Jussi of the Month October 2017

After a fairly intensive summer of 1958, where in particular the latter part of August was filled – among other things Jussi sang at the Stockholm Stadium during the inauguration of the European Athletics Championship on 19 August – he in due time set off for the US at the end of September. Just as previous autumn it was primarily a matter of opera performances, with Verdi the dominating composer. It started on the West Coast and then Il Trovatore was almost exclusively on the agenda. With the San Francisco Opera ensemble, he sang Manrico in four performances, on the home stage as well as guest appearances in Sacramento and Los Angeles. Georges Sebastian conducted and Jussi’s colleagues were far from nobodies. Mezzo-soprano Irene Dalis sang Azucena and the Canadian baritone Louis Quilico was Count Luna; both received rave reviews.


Jussi as Manrico and Louis Quilico as Count Luna 1958

 

As Leonora the dramatic soprano Eileen Farrell was scheduled, but she fell ill and had to cancel, and in her place the young up-and-coming Leontyne Price stepped in at short notice.


Leontyne Price as Leonora and Jussi as Manrico 1958

 

She was to become the probably foremost lyric-dramatic soprano during the sixties and seventies. Her Metropolitan debut took place a little more than two years later, also then in Il Trovatore and together with another debutant, Franco Corelli. Together they received among the longest ovations ever at the MET. But the audiences in California were also appreciative. In Los Angeles Herald Express Alma Gowdy wrote: “Longest ovation of the current opera season went to Leontyne Price yesterday afternoon at Shrine Auditorium” and went on: “However, there had been fine singing throughout the afternoon and the cast was one of the best assembled thus far this season. Jussi Björling as Manrico was in top voice and in complete command of the role. His ‘Ah si, ben mio’ toward the end of act 3 and the famous ‘Di quella pira’ were performed with vocal assurance”.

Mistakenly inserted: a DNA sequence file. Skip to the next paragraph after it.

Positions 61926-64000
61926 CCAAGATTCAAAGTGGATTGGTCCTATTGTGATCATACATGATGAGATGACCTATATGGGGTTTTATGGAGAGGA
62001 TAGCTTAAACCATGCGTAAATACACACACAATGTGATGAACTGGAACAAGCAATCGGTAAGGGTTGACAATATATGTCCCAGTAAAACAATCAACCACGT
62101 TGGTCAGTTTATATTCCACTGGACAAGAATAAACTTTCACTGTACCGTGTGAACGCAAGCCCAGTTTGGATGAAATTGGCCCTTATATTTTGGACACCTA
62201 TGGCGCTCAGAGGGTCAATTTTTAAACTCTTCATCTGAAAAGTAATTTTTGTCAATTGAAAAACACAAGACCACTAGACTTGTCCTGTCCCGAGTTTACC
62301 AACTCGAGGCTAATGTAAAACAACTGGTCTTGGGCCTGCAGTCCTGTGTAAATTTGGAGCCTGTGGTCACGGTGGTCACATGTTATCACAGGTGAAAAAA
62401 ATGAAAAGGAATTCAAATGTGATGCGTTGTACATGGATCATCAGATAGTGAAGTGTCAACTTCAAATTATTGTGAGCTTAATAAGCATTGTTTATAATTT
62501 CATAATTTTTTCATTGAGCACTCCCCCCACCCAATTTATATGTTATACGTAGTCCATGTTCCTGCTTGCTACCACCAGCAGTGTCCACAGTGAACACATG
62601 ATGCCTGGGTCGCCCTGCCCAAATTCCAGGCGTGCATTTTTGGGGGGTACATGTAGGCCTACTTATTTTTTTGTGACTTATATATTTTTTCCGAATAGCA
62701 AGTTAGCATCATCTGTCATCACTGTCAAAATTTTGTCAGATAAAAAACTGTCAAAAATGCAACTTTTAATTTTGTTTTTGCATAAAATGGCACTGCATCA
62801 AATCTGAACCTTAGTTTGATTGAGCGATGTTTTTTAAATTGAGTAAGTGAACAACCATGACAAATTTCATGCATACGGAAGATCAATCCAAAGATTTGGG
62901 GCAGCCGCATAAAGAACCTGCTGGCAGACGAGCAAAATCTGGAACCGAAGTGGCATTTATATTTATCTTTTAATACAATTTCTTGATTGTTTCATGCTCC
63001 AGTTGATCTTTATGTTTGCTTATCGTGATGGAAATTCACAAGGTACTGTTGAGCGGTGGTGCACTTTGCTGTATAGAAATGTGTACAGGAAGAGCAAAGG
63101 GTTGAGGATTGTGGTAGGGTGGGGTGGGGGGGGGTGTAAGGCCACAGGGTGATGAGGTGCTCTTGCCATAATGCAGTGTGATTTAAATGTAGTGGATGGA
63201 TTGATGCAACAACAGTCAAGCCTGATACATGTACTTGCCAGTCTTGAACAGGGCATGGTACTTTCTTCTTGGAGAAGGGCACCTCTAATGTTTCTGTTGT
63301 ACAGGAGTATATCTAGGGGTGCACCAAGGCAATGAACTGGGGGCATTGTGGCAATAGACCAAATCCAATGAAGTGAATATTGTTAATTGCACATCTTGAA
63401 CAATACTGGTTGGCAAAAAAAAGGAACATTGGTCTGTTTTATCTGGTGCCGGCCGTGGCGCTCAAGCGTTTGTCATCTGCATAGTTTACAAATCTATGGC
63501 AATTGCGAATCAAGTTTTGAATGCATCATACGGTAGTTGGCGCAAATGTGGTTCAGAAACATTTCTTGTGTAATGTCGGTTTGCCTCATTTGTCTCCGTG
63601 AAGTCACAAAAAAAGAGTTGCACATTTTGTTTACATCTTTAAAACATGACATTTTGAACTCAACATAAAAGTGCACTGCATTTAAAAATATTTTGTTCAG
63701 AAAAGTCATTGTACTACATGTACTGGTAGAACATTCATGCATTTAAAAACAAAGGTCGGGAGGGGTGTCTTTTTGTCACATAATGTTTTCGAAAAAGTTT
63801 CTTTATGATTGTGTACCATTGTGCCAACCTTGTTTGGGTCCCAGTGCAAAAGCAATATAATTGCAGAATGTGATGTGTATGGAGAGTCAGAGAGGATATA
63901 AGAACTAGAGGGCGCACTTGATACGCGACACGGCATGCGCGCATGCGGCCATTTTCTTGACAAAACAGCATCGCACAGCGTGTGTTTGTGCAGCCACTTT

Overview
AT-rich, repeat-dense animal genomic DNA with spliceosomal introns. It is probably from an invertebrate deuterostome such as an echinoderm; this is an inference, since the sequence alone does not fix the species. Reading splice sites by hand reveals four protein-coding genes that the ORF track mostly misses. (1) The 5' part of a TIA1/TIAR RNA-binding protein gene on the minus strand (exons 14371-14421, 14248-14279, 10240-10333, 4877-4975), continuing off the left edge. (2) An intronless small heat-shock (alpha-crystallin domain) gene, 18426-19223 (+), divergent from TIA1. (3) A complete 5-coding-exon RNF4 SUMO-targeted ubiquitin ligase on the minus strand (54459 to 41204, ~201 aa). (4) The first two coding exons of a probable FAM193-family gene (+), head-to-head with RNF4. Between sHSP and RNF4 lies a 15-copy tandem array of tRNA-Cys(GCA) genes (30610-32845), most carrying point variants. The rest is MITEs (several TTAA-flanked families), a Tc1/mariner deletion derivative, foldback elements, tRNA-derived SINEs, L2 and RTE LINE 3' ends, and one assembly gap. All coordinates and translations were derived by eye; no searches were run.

Listen to  ‘Ah si, ben mio’ (Naxos 8.110754S, från 1939)

Her colleague Albert Golding at Los Angeles Times also hailed Leontyne Price and in particular her aria in act 4. He continued: “To add the vociferous excitement of the afternoon Jussi Björling made his first appearance of the season. It was the first really rousing tenor singing there has been this year, and Björling gave forth lavishly with the style and voice that have made him so pre-eminent in his profession. There was always an admirable flow of legato tone and plenty of the ringing top tones the public adores. He is not the first tenor to cut the repetition of ‘Di quella pira’ but there was plenty of bravura and the high C at the end of the scene was firmly in place.”

Also Patterson Greene in Los Angeles Examiner was satisfied: “…by the time he had warmed up to the ‘Ah si, ben mio’ in the third act he was in his best voice, and his best voice is not to be surpassed among tenors of the day.”

In San Francisco Examiner Alexander Fried found that “Aside from the fact that Björling fell a little short of his usual fire in the ‘Di quella pira’ (in which he pinched off his high C too abruptly) he gave a performance worthy of his renown. He has developed into a more supple, thoughtful musical artist than he used to be, to make up for the shade of gloss that time has rubbed off some of his tone. Friday’s audience loved him as much as it did Miss Price.”